GLOW Camp 2013


Another year of GLOW camp is in the books! We gathered 85 teenage girls, most from rural villages and very poor families, to learn about HIV/AIDS and malaria prevention, family planning, goal setting, and GIRL POWER! πŸ™‚ GLOW (Girls Leading Our World) camp is always an amazing experience. The girls arrive on the first day of camp completely overwhelmed, shy and timid like many Rwandese girls, and leave four days later completely energized and confident. So many aspects of Peace Corps are all about doing the work to lay the foundation but you don’t get to see the results in the short 27-months of your service. GLOW camp is a great exception. You get to watch the transformation of the girls with your own eyes, observe as their confidence grows with every lesson and activity, and for those five days everything else in the world seems to melt away. I attended camp in the East this year, which is not where I live, but it worked out well since I was able to share a Hero Group with my awesome friend, Heather. There were ten hero groups and our inspirational woman was Jeannette Kagame (she is married to Paul Kagame- the president of Rwanda) so we had lots of fun with our decorations and name tags. Jeannette is the founder of the Imbuto Foundation, an organization that provides services and support for many of the vulnerable populations in Rwanda like people living with HIV/AIDS and children who cannot afford school fees. Imbuto is the Kinyarwanda word for seed, but it is also the word for fruit, and we drew inspiration from the latter to construct our name tags. To tell you the truth Heather chose the symbol- that girl loves her bananas.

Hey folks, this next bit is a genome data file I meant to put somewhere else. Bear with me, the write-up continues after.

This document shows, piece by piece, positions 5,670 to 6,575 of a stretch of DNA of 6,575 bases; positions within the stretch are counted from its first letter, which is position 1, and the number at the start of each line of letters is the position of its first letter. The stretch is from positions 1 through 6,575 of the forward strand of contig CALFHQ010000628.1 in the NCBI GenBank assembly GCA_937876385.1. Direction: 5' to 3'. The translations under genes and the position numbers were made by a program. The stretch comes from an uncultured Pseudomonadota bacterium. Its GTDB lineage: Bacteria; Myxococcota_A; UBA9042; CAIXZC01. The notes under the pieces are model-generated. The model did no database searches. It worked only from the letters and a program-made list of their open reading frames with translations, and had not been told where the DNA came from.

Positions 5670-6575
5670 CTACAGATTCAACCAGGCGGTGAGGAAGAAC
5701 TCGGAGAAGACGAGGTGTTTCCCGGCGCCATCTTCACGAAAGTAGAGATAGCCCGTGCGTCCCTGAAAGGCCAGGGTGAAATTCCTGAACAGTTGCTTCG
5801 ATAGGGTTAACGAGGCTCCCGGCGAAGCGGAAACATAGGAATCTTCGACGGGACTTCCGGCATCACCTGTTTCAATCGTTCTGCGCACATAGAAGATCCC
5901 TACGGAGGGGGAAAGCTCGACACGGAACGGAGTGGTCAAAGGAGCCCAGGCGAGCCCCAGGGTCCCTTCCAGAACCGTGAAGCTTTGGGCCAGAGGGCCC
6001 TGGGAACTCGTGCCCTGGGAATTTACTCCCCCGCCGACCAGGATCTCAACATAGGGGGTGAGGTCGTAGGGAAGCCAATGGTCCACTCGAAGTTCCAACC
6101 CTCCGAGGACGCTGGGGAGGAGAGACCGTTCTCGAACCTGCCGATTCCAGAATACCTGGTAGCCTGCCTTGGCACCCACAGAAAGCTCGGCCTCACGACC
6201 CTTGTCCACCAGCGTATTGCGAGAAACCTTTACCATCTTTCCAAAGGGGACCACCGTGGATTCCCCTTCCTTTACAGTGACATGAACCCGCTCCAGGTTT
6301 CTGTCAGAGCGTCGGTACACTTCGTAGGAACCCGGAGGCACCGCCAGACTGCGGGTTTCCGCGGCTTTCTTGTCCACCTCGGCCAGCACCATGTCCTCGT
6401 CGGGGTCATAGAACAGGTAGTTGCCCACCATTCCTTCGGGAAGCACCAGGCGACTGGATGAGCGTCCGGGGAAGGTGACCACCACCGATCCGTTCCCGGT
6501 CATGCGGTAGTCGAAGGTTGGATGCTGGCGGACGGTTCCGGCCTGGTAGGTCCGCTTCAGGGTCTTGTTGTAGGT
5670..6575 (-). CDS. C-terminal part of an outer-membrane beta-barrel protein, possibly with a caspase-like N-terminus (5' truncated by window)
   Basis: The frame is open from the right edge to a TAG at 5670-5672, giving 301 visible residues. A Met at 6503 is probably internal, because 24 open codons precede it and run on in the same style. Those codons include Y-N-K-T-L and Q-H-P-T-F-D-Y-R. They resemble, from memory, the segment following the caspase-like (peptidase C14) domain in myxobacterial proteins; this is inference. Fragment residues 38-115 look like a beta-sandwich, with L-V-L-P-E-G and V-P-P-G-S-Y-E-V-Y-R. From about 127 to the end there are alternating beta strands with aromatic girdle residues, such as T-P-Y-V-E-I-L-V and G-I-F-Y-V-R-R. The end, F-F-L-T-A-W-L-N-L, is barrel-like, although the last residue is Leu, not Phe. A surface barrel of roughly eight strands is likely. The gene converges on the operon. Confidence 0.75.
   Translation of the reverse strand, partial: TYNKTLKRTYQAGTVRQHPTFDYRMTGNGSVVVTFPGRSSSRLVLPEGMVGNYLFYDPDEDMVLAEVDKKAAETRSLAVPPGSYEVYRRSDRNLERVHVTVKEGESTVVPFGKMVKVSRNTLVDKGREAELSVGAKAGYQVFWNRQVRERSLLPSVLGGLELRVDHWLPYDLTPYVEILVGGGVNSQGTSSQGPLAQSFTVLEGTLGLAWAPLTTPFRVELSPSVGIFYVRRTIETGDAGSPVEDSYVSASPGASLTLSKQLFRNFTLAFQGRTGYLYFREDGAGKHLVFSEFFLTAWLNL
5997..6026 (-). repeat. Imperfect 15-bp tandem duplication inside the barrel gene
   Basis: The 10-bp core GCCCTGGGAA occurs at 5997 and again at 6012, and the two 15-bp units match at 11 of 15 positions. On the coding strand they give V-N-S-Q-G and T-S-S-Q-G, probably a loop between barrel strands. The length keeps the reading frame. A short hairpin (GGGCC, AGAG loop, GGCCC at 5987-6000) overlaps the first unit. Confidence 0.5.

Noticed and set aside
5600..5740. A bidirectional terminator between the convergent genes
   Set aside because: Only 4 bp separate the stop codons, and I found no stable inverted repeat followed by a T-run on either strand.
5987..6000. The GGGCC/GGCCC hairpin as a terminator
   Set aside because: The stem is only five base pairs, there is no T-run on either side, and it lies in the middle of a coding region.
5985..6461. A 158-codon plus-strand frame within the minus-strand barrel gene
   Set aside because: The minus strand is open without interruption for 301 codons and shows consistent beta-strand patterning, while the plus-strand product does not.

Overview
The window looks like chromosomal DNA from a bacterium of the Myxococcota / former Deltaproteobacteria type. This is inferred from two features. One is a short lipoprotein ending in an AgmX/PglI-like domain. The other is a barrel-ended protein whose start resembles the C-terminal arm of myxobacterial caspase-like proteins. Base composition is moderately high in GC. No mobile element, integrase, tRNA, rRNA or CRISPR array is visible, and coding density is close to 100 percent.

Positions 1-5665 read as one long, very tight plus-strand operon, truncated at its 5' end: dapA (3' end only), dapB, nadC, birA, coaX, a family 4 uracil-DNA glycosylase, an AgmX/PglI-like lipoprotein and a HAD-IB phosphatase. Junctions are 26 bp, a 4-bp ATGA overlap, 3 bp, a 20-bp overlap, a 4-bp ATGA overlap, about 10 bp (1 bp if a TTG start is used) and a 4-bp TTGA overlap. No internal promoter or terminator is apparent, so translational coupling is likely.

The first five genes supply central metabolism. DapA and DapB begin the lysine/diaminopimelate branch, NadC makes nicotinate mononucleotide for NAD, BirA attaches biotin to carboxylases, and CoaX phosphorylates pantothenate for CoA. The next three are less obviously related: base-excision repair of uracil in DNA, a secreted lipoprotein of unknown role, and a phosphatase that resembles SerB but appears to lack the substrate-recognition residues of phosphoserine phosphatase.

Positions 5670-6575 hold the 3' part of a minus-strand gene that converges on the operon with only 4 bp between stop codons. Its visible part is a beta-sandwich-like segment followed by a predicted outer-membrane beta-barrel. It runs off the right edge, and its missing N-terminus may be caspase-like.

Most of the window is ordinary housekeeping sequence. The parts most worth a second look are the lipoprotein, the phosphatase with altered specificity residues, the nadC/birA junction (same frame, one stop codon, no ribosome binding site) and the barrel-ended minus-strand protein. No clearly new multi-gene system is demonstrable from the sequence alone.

When the girls first arrived they took a quick pre-test (monitoring and evaluation is a necessary component if you want grant money) and then decorated their journals with images from magazines. They love cutting out white girls and plastering their covers with a mosaic of white faces from glossy magazines. Kind of creepy in my opinion, but to each his own- they seemed quite happy with their work. You can see in the picture below that each girl has a piece of fabric and that helped to identify which Hero Group they belonged to for the duration of the camp. Every day they could choose how to incorporate their fabric into their outfit so some wore it as a hair accessory while others opted to construct a belt or scarf.


For most of the meals we sat with our Hero Groups, and although the Kagame group was small, we had lots of energy and had cheers about bananas in three different languages. I am not sure any group could top that accomplishment. The food was good but pretty basic and never changed much. Breakfast was bread and tea (and porridge for the girls) while lunch and dinner consisted of beans and cabbage served over one of three carbohydrates- potatoes, rice, or plantains. When I traveled home at the end of camp I stopped in Kigali to get a big salad since it had been a week without anything green on my plate! Here are the Kagame girls enjoying their dinner together the first night:


Every day the girls had three lessons an each day had a theme, like HIV/AIDS or self-confidence and girl power, and all three lessons corresponded to this theme. On the first day they had a big discussion about gender equality, which was pretty interesting to observe. Gender equality is a term that most Rwandese people know but I think very few people really understand what it means outside the context of regurgitating words announced on the radio. Rwanda is making great strides to introduce a culture of gender equality but, like everything here, it is process that goes buhoro, buhoro- slowly, slowly. The girls worked in small groups to discuss gender roles in Rwanda, the notion of gender equality, and how to promote the idea in their villages.